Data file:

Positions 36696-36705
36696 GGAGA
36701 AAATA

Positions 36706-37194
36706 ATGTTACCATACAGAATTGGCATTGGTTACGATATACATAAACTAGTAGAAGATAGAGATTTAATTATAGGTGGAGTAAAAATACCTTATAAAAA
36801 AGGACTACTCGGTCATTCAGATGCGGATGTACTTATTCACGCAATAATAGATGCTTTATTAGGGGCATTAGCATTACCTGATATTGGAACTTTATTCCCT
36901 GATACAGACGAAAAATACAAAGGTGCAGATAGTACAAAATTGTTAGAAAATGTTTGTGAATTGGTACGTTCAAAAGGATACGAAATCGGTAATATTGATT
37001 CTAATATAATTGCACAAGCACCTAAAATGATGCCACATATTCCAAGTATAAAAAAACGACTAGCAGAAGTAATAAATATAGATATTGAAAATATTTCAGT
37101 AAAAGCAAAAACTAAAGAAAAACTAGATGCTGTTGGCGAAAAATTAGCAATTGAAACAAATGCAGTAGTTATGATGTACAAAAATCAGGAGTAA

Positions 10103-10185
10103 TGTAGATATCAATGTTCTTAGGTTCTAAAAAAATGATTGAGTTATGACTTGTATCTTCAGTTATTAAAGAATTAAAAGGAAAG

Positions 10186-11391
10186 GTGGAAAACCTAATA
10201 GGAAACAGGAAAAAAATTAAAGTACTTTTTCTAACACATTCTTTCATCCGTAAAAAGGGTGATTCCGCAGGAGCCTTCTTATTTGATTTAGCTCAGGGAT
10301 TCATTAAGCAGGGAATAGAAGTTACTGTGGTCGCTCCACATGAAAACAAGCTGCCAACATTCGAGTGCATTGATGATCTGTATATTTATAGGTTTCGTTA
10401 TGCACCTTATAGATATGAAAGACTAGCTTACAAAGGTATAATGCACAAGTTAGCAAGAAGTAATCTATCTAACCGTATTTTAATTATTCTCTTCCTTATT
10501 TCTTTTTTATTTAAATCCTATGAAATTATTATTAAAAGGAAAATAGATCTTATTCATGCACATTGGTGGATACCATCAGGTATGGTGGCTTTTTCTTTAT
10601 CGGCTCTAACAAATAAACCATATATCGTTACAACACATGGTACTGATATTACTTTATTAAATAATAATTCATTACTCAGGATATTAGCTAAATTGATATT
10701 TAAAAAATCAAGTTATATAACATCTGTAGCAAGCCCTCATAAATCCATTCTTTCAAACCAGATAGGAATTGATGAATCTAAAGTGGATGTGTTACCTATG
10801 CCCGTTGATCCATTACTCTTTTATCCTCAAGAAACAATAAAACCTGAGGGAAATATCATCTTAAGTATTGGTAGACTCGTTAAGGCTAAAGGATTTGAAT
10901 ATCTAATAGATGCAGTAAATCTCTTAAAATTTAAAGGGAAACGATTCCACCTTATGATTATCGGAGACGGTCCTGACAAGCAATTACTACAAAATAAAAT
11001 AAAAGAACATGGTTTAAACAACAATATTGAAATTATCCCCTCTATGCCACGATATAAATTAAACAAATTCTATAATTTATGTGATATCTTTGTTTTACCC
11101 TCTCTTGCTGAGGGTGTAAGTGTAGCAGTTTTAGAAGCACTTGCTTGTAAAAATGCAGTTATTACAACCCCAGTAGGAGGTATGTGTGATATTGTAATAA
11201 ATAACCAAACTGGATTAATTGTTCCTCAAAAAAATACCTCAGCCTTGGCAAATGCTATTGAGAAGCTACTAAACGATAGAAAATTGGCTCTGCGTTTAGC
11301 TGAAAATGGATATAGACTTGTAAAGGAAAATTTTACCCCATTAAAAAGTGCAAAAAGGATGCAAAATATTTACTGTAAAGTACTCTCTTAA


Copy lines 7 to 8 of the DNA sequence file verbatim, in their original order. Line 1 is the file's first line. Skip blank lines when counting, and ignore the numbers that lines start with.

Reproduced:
36901 GATACAGACGAAAAATACAAAGGTGCAGATAGTACAAAATTGTTAGAAAATGTTTGTGAATTGGTACGTTCAAAAGGATACGAAATCGGTAATATTGATT
37001 CTAATATAATTGCACAAGCACCTAAAATGATGCCACATATTCCAAGTATAAAAAAACGACTAGCAGAAGTAATAAATATAGATATTGAAAATATTTCAGT